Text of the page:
I suppose that every human institution has its dirty laundry. The sutta about the monks at Kosambi shows that this was true even in the Buddha’s own time and even in his own community. So it isn’t too surprising that Buddhism today has plenty of dirty laundry, too. One of the dirtiest of these pieces of laundry is the way women are treated, particularly those remarkable women who ordain as bhikkhunis, nuns. (Bhikkhuni is the Pali word for nun.)
On the positive side of the ledger, the Buddha established, for the first time, an order of nuns. He was entreated by his step-mother, Mahapajapati, and his wife, Yasodara, to allow them to ordain. They must have been extraordinary women. Both of them became enlightened. The Buddha did, however, add extra rules for the nuns.
India, then as now, was an extremely sexist society. Any woman who was not traveling under the protection of her father, brother or husband was fair game. A man could do anything to her and there was no protection under the law. Thus, to allow for the full ordination of women was a very radical step. Some of the extra rules for women had to do with their own protection in such a society. For example, no bhikkhuni was allowed to travel alone, and bhikkhunis had to travel with at least one monk. [Note 1.]
Bhikkhuni ordination could only happen if both monks and nuns were present. If, indeed, this rule goes back to the Buddha, the intent may have been to make bhikkhuni ordination more palatable to Indian society. Remember that nuns as well as monks were dependent on alms food. The Indian people had to accept the idea of the full ordination of women to keep them fed.
So now we fast forward to the 21st century. The bhikkhuni ordination died out in the countries of southern Asia a long time ago. It never actually made it to Thailand, and it died out in countries like Burma and Sri Lanka. Because there are currently no existing bhikkhunis to give ordination to new bhikkhunis, according to the strict letter of the monastic code, this is no longer possible.
There is a lineage that continued unbroken in the Mahayana traditions, into China. This lineage has been used in recent years to ordain, once again, women in the southern Asia traditions. However many monks do not recognize this ordination, and this is where the story gets really ugly.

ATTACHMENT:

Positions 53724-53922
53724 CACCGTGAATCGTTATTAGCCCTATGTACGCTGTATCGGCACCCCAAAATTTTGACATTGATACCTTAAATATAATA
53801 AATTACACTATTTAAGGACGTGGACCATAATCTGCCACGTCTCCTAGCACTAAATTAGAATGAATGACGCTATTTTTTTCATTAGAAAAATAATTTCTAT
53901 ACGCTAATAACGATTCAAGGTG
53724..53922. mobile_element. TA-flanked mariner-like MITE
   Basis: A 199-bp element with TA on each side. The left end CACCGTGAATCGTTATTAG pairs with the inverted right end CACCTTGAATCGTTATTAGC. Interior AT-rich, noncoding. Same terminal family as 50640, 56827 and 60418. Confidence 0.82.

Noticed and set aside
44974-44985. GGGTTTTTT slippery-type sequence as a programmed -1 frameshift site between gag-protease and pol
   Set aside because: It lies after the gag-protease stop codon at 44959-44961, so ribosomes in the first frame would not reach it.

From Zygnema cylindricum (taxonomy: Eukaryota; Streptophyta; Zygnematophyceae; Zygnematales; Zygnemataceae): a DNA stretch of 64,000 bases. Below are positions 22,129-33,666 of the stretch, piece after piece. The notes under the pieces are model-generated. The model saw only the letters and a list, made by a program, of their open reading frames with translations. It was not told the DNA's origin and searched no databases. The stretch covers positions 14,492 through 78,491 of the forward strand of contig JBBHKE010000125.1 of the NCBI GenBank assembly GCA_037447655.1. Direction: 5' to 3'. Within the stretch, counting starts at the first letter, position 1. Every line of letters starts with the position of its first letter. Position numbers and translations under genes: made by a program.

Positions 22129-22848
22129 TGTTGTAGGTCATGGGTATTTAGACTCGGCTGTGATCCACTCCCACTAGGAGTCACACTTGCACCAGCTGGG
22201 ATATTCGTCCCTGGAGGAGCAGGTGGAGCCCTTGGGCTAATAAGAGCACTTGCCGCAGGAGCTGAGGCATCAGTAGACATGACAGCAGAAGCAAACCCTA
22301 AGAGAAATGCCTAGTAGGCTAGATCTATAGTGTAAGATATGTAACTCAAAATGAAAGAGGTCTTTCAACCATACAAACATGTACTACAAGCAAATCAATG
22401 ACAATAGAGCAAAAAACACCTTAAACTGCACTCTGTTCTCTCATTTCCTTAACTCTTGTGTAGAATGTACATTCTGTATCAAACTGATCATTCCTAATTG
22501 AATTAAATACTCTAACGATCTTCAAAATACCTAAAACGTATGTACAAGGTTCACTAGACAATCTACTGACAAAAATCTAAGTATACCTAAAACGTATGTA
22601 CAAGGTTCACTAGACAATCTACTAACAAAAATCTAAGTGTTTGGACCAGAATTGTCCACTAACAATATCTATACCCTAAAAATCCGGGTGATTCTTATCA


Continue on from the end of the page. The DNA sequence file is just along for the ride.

You might think that, well, this is an Asian problem. No self-respecting westerner would deny a woman the right to fully ordain. Sadly this is not true. Even very (and I mean very, very) prominent western monks, like Ajahn Sumedho and Ajahn Thanissaro, have refused to fully ordain women. Ajahn Sumedho even went beyond the restrictions of the old monastic code, adding news ones.
I can’t possibly go into all of the details of this dispute here. To be honest, I don’t even understand all of the arguments. It’s like listening to lawyers argue, which ought to tell you something right there. Once you start sounding like a civil suite, you have probably left the realm of anything remotely related to what the Buddha taught, things like love, compassion, wisdom, and an end to suffering.
That latter is, for me, a grounding centerpiece to any issue related to Buddhadhamma, Buddhism, Buddhist institutions, practice, or anything else remotely related to the word “Buddha”. The Buddha famously said, “I teach only suffering and the end to suffering.”. It is the Buddha’s Prime Directive. Everything else that he taught is a fuller explanation of that. Sometimes when I am confused about an issue, I try to remember to come back to that basic, most important premise
For example, take the issue of euthanasia. The first precept is quite simple; do not kill. But the basic premise is to end suffering, and you can certainly imagine circumstances under which the first precept is in conflict with ending, or at least reducing, suffering.
So when I start reading Ajahn Sumedho’s disturbing directive for the women of his own Sangha (http://bhikkhuni.net/perth/5%20Points%20for%20the%20UK%20Siladharas.pdf), and Ajahn Thanissaro’s almost equally disturbing legalese that describes Ajahn Brahm’s ordination of women in Australia (http://bhikkhuni.net/perth/Thanissaro%20Bhikkhu%20Vinaya%20Refutation%20of%20Bhikkhuni%20Ordination.pdf), I go back to the Prime Directive. How do their positions lead to an end of suffering?